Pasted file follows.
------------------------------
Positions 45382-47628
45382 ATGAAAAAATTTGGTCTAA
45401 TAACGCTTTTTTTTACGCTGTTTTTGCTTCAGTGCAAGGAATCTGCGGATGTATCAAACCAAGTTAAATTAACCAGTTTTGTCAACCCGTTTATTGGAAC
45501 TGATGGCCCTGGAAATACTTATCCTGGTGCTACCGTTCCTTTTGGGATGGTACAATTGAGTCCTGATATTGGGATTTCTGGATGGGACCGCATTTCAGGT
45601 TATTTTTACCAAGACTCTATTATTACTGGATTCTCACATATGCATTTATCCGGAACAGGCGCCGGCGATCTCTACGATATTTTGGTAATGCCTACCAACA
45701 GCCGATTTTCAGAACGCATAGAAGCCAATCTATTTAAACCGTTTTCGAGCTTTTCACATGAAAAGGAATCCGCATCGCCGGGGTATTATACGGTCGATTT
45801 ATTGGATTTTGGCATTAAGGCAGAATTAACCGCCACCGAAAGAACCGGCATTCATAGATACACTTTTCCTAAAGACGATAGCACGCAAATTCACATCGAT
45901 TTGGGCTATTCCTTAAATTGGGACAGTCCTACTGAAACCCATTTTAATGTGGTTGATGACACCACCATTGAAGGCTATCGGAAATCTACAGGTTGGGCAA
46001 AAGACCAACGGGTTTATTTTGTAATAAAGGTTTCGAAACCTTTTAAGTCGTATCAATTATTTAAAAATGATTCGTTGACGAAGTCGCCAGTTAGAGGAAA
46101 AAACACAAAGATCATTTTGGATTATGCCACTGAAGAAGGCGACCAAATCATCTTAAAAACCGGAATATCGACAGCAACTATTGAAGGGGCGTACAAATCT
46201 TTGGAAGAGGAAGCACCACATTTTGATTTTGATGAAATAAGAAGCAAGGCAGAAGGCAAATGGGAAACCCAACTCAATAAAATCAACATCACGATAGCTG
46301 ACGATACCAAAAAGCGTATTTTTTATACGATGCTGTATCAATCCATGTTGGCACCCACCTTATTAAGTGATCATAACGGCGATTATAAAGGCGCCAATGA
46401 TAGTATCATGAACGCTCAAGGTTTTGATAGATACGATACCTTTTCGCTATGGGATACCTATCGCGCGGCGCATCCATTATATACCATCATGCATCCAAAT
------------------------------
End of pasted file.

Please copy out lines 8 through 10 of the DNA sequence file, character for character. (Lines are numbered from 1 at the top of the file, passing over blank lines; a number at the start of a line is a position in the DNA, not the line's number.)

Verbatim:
45901 TTGGGCTATTCCTTAAATTGGGACAGTCCTACTGAAACCCATTTTAATGTGGTTGATGACACCACCATTGAAGGCTATCGGAAATCTACAGGTTGGGCAA
46001 AAGACCAACGGGTTTATTTTGTAATAAAGGTTTCGAAACCTTTTAAGTCGTATCAATTATTTAAAAATGATTCGTTGACGAAGTCGCCAGTTAGAGGAAA
46101 AAACACAAAGATCATTTTGGATTATGCCACTGAAGAAGGCGACCAAATCATCTTAAAAACCGGAATATCGACAGCAACTATTGAAGGGGCGTACAAATCT